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Archive for the tag “resolutions”

Aim high and don’t worry if you fall short

My resolve is totally soluble. The minute I make a resolution my stamina evaporates and my willpower collapses. If I decide to lose weight I am drawn moth-like to all things tooth-decaying and girth-expanding.

Which is why, this year, I decided to set aims for 2015 rather than make Resolutions. Four aims to be precise. This means that by 22nd January – the day when, apparently, the majority of us have given up on our diet, exercise, or whatever health-giving regime we adopted on Jan 1st – I was still within the boundaries of my aims, although far from fulfilling them.

It is a mystery to me why it is so hard to do things that one believes one really wants to do. Three weeks is not long in the overall scheme of things: 21 days to break or make a habit, so some say, is all you need. Well, not in my world. It took me 100 years to give up smoking. It was Allen Carr’s “Easyway to Stop Smoking” (this was pre vapes and patches), that finally helped me beat the nicotine. Hurrah!

The first of my 2015 aims was to have at least two alcohol-free days a week. I had written ‘three days’ in my notebook but, bearing in mind that goals need to be achievable, I scratched that ‘three’ out before the last midnight chime on 31st December. For me it is easy to slip into the prototypical role of middle-aged women with an evening wine habit. And I’m not alone. A recent study in Australia found that 13% of women aged 45 to 59 average more than two drinks a day – maybe a glass with the evening meal followed by a TV tipple – massively increasing our risk of alcohol-related illnesses. The thought is that our regular snifters easily sink binge drinkers under the table. Sobering. What have I discovered so far? Not having a bevvy in the evening is easy as long as there are: 1. No stressful occurrences. 2. No joyful occurrences. 3. No visitors. 4. No going out. Oh, look, it’s not easy – but I’m hanging in with one lapsed week so far.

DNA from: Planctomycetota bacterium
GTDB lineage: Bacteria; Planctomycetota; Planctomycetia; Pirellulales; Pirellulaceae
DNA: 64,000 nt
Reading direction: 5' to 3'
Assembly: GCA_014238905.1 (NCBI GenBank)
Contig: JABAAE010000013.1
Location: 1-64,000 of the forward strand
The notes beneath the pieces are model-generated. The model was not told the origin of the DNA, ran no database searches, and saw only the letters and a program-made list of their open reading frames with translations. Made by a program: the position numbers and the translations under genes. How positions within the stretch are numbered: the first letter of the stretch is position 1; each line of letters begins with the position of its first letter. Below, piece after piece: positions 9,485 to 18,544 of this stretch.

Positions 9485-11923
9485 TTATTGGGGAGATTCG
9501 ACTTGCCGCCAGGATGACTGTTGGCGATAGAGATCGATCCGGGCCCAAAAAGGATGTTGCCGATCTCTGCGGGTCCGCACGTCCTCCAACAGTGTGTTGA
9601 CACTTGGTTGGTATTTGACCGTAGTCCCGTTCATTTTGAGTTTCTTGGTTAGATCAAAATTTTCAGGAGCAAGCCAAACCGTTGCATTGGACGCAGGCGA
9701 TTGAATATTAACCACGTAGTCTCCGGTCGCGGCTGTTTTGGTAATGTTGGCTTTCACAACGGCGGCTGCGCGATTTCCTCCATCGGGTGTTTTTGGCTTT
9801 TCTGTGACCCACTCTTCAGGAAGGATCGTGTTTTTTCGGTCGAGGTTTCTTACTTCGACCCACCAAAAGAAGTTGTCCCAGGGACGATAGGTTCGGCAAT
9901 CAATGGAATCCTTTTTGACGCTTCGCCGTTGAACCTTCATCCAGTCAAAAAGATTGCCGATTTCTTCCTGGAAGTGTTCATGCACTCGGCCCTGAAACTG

Just a glass of water for me with that delicious piece of cod.

No chilled wine for me today. Just a glass of water with that delicious piece of cod.

Eating no meat or fish for two days a week has proved surprisingly family friendly despite the fact that we’re all rabid carnivores. I’ve often written about my discomfort with the ways we produce and dispatch animals, so this was a logical extension. Eat less meat but know its provenance etc. Actually, we’ve been so delighted with lentil curries, bean stews, spinach and feta pies (if you’ve never piped spinach and ricotta into cannelloni, erm, just do it!), that we’ve surpassed the aim most weeks. Although I have been a tad naughty with a splash of chicken stock in soups and the occasional stray anchovy on a salad, I’ve become quite the carrot hugger.

I've become quite the carrot hugger.

I’ve become quite the carrot hugger.

Exercise five days a week – even if it’s just a turn around the walls of Berwick. The Husband and I wildly and optimistically committed to a coastal challenge walk in May. It’s 26.2 miles from Budle Bay to Alnmouth – you’re supposed to complete it in 11 hours. Today we thought we’d managed three miles but it turned out to be 2.5. We may need an extension.

Getting out and about is proving quite a challenge for us.

Getting out and about is proving quite a challenge for us.